Asymmetric transit curves as indication of orbital obliquity: Clues from the brown dwarf companion in KOI-13

G. M. Szabó, R. Szabó, J. M. Benkö, H. Lehmann, G. Mezö, A. E. Simon, Z. Kövári, G. Hodosán, Z. Regály, L. L. Kiss

Research output: Chapter in Book/Report/Conference proceedingConference contribution

Abstract

Exoplanets orbiting rapidly rotating stars may have unusual light curve shapes. These objects transit across an oblate disk with non-isotropic surface brightness, caused by the gravitational darkening. If such asymmetries are measured, one can infer the orbital obliquity of the exoplanet and the gravity darkened star, even without the analysis of the Rossiter-McLaughlin effect or interferometry. Here we introduce KOI-13 as the first example of a transiting system with a gravity darkened star.

Original languageEnglish
Title of host publicationFrom Interacting Binaries to Exoplanets
Subtitle of host publicationEssential Modeling Tools
EditorsMercedes Richards, Ivan Hubeny
Pages139-140
Number of pages2
EditionS282
DOIs
Publication statusPublished - Jul 1 2011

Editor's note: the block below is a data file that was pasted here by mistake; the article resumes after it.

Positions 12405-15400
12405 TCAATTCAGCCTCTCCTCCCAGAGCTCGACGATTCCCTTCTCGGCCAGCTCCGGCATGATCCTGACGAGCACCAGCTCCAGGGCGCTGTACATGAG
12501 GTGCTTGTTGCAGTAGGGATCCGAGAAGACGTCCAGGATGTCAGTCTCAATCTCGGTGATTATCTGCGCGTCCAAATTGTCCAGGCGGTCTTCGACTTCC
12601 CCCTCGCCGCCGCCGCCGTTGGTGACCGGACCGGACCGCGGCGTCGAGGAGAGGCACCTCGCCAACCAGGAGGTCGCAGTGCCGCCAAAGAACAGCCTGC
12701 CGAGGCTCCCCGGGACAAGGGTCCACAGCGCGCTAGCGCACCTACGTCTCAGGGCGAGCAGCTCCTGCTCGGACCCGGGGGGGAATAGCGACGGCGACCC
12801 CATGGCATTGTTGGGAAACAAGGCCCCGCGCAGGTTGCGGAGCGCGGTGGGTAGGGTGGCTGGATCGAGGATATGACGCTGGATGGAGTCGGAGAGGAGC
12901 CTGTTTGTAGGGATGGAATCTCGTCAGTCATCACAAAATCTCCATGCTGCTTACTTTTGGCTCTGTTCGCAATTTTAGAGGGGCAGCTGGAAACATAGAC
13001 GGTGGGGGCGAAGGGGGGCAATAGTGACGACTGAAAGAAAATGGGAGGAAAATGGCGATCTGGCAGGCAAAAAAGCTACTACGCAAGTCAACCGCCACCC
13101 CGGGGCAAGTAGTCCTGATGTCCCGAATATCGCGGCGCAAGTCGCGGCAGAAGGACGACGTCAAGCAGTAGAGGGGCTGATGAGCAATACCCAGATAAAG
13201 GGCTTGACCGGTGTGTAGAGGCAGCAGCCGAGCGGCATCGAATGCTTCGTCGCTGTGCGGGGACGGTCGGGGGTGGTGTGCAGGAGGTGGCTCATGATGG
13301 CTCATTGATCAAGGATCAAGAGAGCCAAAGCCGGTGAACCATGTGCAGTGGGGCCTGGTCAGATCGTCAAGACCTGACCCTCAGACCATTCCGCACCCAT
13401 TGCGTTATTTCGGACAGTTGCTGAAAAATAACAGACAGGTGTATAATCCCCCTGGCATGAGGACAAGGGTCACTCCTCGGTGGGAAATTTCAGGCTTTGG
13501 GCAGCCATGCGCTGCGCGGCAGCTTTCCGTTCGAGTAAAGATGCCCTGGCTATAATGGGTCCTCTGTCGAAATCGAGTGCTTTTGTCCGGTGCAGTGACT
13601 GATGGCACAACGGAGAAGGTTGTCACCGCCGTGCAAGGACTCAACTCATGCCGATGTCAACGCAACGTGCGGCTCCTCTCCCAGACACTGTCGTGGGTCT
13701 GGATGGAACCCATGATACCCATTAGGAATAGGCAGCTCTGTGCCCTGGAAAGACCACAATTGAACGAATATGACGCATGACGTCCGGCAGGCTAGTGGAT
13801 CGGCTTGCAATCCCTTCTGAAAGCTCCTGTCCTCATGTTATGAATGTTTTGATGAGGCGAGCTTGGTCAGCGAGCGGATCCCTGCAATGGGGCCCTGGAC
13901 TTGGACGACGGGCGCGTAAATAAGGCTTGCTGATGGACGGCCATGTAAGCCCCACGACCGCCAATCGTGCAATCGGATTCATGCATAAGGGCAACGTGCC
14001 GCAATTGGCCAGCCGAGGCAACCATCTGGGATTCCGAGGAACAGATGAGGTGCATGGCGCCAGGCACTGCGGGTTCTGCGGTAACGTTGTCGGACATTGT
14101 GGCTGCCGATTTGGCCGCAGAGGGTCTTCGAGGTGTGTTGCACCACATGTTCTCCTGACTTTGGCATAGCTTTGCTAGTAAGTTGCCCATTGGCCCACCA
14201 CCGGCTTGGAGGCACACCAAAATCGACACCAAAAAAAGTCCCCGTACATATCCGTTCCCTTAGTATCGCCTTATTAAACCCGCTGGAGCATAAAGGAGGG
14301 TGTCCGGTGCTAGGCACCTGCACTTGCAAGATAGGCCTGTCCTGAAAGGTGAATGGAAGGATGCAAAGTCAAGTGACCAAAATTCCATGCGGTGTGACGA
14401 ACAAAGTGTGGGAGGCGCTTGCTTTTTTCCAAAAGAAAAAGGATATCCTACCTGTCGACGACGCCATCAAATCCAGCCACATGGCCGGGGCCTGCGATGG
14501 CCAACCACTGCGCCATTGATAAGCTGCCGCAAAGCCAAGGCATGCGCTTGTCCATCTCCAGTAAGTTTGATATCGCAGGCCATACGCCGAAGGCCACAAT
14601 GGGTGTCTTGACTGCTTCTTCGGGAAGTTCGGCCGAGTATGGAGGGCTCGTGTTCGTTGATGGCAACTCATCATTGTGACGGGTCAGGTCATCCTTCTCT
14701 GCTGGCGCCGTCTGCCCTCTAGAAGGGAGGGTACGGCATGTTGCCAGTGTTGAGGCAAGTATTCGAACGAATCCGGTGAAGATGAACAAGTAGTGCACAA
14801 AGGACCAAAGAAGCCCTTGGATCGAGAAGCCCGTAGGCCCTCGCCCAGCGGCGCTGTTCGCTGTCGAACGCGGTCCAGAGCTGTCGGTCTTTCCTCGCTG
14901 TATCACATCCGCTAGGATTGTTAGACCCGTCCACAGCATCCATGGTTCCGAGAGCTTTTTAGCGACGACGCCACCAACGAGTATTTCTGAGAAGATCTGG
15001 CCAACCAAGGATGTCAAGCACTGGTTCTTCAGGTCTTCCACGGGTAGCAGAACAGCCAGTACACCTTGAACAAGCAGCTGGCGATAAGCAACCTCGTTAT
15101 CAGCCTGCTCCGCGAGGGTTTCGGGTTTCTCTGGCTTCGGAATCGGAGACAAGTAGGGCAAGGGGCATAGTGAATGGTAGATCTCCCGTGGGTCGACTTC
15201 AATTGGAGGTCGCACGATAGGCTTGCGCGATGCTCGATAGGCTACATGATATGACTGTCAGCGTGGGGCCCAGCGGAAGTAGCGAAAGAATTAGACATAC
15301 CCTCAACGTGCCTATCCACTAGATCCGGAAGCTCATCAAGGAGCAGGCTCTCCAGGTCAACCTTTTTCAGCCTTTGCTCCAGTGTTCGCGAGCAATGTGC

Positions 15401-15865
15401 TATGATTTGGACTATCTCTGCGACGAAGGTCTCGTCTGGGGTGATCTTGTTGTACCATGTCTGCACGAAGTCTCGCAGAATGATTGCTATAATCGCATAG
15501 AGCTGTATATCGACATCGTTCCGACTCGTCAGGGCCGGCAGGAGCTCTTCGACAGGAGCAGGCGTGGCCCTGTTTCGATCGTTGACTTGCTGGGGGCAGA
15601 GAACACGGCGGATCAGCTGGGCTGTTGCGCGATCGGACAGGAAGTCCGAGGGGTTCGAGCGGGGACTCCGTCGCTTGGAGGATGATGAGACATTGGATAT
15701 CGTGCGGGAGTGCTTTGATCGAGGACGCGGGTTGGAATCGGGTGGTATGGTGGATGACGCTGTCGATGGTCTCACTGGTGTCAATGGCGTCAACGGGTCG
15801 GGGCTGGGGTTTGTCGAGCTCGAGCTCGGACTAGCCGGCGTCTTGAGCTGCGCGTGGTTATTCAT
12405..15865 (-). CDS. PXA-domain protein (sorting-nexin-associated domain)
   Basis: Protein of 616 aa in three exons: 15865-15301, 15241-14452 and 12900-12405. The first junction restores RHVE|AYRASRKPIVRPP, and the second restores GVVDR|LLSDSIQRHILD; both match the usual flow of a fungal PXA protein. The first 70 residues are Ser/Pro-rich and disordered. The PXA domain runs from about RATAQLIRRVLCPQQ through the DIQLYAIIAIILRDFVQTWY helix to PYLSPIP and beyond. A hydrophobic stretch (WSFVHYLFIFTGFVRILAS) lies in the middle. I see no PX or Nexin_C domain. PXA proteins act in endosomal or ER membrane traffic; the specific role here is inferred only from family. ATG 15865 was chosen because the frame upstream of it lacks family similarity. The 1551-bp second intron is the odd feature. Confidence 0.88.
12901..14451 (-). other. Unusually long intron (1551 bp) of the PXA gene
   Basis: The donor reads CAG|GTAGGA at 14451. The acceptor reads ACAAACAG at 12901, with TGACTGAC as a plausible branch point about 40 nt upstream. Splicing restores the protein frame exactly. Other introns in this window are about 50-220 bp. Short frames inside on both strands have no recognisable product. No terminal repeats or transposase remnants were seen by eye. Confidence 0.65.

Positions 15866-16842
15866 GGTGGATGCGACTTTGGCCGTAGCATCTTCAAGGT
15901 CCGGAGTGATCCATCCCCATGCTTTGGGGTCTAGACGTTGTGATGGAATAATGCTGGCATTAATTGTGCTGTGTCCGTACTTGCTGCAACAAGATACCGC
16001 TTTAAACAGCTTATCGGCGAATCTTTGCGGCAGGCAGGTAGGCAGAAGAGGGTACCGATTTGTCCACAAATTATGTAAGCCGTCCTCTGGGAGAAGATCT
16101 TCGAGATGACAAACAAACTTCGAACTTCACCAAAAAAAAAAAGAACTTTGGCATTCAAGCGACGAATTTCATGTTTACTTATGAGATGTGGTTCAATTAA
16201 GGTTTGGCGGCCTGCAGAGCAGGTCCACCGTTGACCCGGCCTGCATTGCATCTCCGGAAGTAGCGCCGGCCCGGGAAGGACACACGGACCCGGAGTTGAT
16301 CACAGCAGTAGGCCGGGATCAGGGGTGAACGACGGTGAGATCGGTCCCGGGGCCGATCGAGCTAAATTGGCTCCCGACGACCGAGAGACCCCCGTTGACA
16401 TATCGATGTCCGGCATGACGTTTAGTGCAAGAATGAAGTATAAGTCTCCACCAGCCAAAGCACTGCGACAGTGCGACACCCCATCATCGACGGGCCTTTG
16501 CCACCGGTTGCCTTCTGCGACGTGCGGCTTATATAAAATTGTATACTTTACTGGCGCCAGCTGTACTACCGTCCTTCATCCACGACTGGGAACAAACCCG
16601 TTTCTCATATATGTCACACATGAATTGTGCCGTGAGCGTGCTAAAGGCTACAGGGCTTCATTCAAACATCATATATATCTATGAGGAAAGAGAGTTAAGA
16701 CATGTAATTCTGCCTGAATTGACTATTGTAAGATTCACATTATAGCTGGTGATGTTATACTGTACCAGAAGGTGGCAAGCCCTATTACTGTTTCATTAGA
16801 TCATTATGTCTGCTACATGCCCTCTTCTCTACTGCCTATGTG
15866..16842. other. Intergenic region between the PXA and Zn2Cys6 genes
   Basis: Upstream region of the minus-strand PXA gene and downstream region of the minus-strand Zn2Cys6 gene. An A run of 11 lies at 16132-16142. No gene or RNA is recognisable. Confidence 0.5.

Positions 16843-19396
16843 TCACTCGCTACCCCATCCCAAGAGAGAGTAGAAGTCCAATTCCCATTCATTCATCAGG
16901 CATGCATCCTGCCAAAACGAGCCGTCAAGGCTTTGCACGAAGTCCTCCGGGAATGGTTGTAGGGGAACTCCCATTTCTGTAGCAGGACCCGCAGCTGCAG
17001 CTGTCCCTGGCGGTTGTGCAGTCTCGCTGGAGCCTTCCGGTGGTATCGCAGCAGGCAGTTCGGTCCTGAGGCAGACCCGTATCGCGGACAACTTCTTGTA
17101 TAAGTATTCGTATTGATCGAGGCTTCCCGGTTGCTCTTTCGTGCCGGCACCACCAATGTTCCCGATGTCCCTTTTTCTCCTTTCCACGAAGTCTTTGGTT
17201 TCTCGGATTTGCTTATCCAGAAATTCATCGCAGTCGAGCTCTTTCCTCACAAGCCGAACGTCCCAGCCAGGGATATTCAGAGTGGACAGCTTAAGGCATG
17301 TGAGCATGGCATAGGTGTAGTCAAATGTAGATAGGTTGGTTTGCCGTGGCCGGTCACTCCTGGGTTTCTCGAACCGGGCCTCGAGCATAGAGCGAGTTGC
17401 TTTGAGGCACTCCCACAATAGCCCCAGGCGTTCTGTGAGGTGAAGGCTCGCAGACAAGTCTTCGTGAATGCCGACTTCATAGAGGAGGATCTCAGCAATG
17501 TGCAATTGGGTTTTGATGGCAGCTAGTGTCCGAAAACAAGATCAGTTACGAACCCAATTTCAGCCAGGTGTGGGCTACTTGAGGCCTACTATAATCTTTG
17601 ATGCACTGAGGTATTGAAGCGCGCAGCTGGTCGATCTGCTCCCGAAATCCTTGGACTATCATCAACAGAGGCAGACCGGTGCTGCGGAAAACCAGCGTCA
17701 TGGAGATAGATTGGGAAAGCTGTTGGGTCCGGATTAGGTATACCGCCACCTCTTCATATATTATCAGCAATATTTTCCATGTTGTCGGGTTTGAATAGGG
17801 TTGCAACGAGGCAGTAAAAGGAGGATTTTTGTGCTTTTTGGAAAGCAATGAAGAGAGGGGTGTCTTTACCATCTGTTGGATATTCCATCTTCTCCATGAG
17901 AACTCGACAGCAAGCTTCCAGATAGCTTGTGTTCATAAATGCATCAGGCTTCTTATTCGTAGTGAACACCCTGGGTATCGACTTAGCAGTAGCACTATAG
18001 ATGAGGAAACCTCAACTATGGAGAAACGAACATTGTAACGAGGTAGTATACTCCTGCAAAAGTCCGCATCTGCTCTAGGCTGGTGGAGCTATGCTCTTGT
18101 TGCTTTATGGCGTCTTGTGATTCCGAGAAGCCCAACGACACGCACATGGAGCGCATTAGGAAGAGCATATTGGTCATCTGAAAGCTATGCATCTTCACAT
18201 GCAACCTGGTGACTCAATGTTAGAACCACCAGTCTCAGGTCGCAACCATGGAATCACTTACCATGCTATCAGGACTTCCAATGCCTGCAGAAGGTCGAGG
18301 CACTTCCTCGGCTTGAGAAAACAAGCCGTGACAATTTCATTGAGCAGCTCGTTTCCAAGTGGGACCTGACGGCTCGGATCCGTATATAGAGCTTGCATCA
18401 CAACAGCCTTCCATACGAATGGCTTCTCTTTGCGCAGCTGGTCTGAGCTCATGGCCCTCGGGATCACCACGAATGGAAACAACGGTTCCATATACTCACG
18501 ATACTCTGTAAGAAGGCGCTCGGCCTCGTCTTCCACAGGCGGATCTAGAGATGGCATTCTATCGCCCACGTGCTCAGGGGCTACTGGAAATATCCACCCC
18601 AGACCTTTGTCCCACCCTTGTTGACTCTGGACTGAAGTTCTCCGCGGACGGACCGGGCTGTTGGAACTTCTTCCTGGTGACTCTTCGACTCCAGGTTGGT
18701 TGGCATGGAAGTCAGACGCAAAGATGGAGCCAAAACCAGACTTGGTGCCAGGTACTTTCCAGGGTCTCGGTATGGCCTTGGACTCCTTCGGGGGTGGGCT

Publication series

NameProceedings of the International Astronomical Union
NumberS282
Volume7
ISSN (Print)1743-9213
ISSN (Electronic)1743-9221

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ASJC Scopus subject areas

  • Medicine (miscellaneous)
  • Astronomy and Astrophysics
  • Nutrition and Dietetics
  • Public Health, Environmental and Occupational Health
  • Space and Planetary Science

Cite this

Szabó, G. M., Szabó, R., Benkö, J. M., Lehmann, H., Mezö, G., Simon, A. E., Kövári, Z., Hodosán, G., Regály, Z., & Kiss, L. L. (2011). Asymmetric transit curves as indication of orbital obliquity: Clues from the brown dwarf companion in KOI-13. In M. Richards, & I. Hubeny (Eds.), From Interacting Binaries to Exoplanets: Essential Modeling Tools (S282 ed., pp. 139-140). (Proceedings of the International Astronomical Union; Vol. 7, No. S282). https://doi.org/10.1017/S1743921311027219